Feb. 15, 2008 Less than one fourth of physicians specializing in geriatrics, internal or family medicine or cardiology believe they can accurately predict the whether patients with heart failure are at risk of dying, new Saint Louis University research found.
The ability to determine whether patients are within six months of death is crucial to clinical care, impacting key patient-care decisions such as therapeutic approaches and referral for palliative care, which is focused on symptom relief rather than cure.
"Our findings are important not only in light of the increasing prevalence of heart failure in the United States but because the data show that there are considerable gaps in knowledge regarding end-stage heart failure that ultimately affect a patient's experience with their illness," says Paul Hauptman, M.D., professor of internal medicine at Saint Louis University School of Medicine and the study's lead author.
"Palliative measures can be adopted to ease the pain of patients with terminal heart failure, but these measures are not always utilized because of uncertainty about the patient's prognosis. Unlike cancer, for example, predicting death is not always clear with end-stage heart failure."
Across the board, physicians reported that they were unlikely to refer a patient with end-stage heart failure for hospice care. Their reluctance was due in part to uncertainty about timing and patient acceptance of the recommendation.
"This study will provide valuable insight into physicians' beliefs and biases in regards to end-stage heart failure," Hauptman said. "This area has not been previously explored, but is essential if we are to design interventions to help physicians select appropriate care options for their patients."
Among the three specialties studied, geriatricians were the most confident in predicting six-month mortality. Physicians who work in group practices, have large clinical volume, and those who had formal training in palliative care, express a willingness to objectively measure functional status and refer patients to hospice care were more confident in predicting six-month mortality.
End-stage heart failure or terminal heart failure is characterized by fatigue, shortness of breath, progressive muscle wasting and inability to exercise despite optimal medical and surgical therapy.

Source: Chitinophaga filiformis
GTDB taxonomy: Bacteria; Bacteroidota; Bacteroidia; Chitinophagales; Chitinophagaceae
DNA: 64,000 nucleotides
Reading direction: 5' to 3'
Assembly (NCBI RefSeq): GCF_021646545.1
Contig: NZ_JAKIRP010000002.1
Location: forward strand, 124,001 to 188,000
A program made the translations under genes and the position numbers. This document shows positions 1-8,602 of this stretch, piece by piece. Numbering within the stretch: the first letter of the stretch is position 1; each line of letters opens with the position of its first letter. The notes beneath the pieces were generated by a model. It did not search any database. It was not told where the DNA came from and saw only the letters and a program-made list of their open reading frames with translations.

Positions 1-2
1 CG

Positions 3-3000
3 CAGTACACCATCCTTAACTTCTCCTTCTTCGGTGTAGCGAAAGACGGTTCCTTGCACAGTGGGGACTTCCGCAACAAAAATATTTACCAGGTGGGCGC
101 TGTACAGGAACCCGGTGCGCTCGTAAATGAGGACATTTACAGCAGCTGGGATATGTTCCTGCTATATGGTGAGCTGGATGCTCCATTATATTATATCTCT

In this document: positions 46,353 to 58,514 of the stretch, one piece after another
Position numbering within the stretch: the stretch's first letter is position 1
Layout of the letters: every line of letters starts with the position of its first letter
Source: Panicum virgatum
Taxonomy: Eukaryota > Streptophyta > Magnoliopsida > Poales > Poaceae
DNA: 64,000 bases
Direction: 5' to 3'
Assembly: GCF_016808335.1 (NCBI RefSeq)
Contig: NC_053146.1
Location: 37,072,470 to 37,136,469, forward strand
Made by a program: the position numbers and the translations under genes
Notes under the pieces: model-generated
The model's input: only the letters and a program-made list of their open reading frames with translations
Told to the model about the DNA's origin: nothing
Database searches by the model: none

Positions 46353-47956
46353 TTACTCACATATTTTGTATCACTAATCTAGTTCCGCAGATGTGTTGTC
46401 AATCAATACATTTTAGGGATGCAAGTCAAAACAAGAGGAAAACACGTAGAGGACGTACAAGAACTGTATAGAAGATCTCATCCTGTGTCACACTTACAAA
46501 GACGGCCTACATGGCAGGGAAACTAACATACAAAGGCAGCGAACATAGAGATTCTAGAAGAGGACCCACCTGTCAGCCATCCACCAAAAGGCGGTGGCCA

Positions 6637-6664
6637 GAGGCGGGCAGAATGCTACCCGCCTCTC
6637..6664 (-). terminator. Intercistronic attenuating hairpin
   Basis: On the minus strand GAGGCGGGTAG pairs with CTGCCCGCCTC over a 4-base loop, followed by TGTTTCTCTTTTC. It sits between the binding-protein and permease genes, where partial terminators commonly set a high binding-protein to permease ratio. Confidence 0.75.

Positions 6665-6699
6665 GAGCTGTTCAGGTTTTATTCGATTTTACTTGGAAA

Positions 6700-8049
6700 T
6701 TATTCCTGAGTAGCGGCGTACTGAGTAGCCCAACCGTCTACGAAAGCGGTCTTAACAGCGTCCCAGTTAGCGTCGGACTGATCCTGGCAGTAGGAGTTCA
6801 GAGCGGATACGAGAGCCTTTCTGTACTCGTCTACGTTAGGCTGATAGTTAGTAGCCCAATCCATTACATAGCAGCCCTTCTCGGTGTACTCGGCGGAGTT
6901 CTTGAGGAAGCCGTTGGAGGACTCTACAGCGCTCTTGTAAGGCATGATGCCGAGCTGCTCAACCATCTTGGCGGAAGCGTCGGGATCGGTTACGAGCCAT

The study also provides insight into existing knowledge gaps regarding appropriate monitoring of patients and selection of management options.
Very few physicians, for example, ask patients to complete quality-of-life questionnaires or objectively measure functional status, two key factors that help determine a patient's status.
"This failure suggests that physicians may not appropriately recognize the impact of heart failure on their patients," Hauptman says.
The study also found that doctors rarely discuss deactivating implantable cardioverter defibrillators with very sick heart failure patients and their families.
Implantable cardioverter defibrillators detect cardiac arrhythmias and correct the condition by delivering an electrical shock. For people who are at risk of sudden cardiac death, this device can be a life saver.
For patients with advanced heart disease, though, an implantable cardioverter-defibrillator can cause unnecessary discomfort and stress because it can continue to deliver shocks as the patient is dying. While the majority of physicians surveyed agreed that deactivating the device is appropriate with end-stage heart failure, very few heed this advice.
Using a random stratified survey, 1,450 physicians (600 cardiologists, 300 geriatricians and 300 internal and family medicine doctors), were polled for the study. Approximately 60 percent of physicians polled responded to the survey.
Co-authors of the study include Jason Swindle, M.P.H., Zainal Hussain, M.D., and Thomas Burroughs, Ph.D. of Saint Louis University and Lois Biener Ph.D. of the University of Massachusetts-Boston.
The study was funded by a grant from the National Institute on Aging of the National Institute for Health. The findings were published in the February 2008 issue of The American Journal of Medicine.
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